Based on these figures, a huge decrease in the variety of e-liquids is expected in stores, mainly favorizing the larges companies and sweeping out the smallest ones.
In a recent article, a market analysis revealed that the US market for e-liquids remains fragmented (532 brands of e-liquid) while the hardware market is much more consolidated (52 brands of tanks and atomisers, and 42 brands of mods), mid-2015. Averaged monthly store revenue approached $25,600 for an annual estimate per vape store location of $300,000.
Unconstitutional as it violates the free speech rights of vaping manufacturers
Michael Siegel considers unconstitutional the fact that manufacturers will not be allowed to make modified risk claims, in accordance with the deeming regulations and that companies cannot even describe their products as a “smoke-free” alternative to smoking.
He explains that it may force the manufacturers into a discourse that may discourage vapers from purchasing their products because manufacturers:
Listing Potentially Harmful Aerosol Constituents
In a close future (within 3 years of the effective date), a Listing of Potentially Harmful Aerosol Constituents will be requested by the FDA for each e-liquid. This is a request that imposes an analytical expertise of the aerosol produced by every single flavor or variation.
Michael Siegel judges this requirement superfluous because a manufacturer can’t submit a PMTA without providing this information anyway. Nevertheless, it is only the tip of the iceberg. From an analytical point of view, this requirement also implies that protocols for aerosol analysis are setup and approved by the FDA. Scientific literature shows that several laboratories are in the front line for such an analysis, and especially the Big Tobacco R&D departments.
To date, laboratories are using different analytical settings (GC, SESI, PTRMS…) to analyze e-cigarette vapor’s quality, none of them has established robust protocol yet and limitations remain on:
- smoking machine settings and performance to reproduce the vaping profiles of users ranging from neophyte to expert vaper,
- detection levels depending on the type of analysis employed to determine the concentration of each molecule,
- the reference unit to express the concentration…
There are many analytical constraints that remain to be clarified to obtain a consensus and it is hardly believable that such a challenge may be addressed rapidly in such a controversial context.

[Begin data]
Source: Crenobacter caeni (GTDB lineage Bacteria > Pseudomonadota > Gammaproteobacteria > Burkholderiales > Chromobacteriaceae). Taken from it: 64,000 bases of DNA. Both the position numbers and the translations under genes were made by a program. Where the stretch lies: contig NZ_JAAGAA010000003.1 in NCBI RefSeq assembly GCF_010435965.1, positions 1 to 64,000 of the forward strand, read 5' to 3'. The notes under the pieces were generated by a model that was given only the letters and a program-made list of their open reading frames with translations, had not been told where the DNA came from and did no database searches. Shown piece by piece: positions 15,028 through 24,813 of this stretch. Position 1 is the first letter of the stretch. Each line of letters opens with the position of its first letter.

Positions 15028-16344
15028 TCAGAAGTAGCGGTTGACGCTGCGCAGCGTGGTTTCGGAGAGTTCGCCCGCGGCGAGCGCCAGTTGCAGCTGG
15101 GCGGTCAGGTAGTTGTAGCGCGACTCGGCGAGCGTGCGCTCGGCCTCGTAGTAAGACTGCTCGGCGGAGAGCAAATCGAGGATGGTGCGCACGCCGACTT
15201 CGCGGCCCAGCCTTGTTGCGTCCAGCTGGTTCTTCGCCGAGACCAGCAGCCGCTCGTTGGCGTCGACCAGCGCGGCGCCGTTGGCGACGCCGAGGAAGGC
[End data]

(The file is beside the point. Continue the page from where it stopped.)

Is there a last resort?
“The FDA has done a huge favor for the continued strength of cigarette consumption in the United States.” -M. Siegel
Beyond the disaster for the vapor industry, the regulation is also a disaster for public health, according to Siegel’s words. For the expert, only Congress would be able to enact legislation that prevents the FDA from requiring PMTAs for vaping products and to force the FDA instead to develop actual safety standards for these products.
The Smoke-Free Alternatives Trade Association (SFATA) issued a statement after the release of the Deeming Regulations to ask the Congress to take action so that vapor products remain on the market as highly effective replacement tools for smokers. Their position to change the predicate date is, in their word, “the only viable option”.
The Consumer Advocates for Smoke-Free Alternatives Association (CASAA) recalls that FDA has placed the rule in the Federal Register “Public Inspection File” pending publication in the Federal Register, earliest on Tuesday, May 10. The association reassures its members that there is no emergency in acting but that it is “not the end of the process”. They request more time carefully analyze the document.
The Vapor Technology Association (VTA) calls the FDA’s final deeming rule on e-cig and vapor regulations a “one-size-fits-all approach” and condemns the FDA for its tardiness. The association considers that the FDA falls “behind the rest of the world for the development of product standards” and feels that their joint effort with the European Committee for Standardization (CEN) to establish product and business standards are not echoed by the Agency.
“Harm reduction advocates have long warned that FDA ‘regulation’ of vapor products would resemble prohibition far more than reasonable regulation. Today, these warnings became reality. The FDA’s refusal to modernize the February 2007 predicate date will cause a modern day prohibition of products that are recognized worldwide as far less hazardous than cigarettes” declared Greg Conley, President of the American Vaping Association (AVA) who raises the question of a potential open door to a black market if the Congress or the courts do not counteract the present ruling.
A black market that may come from the prohibition era that has just been created and that has been naively tested by Clive Bates as amazingly demonstrated on his blog the day before the release.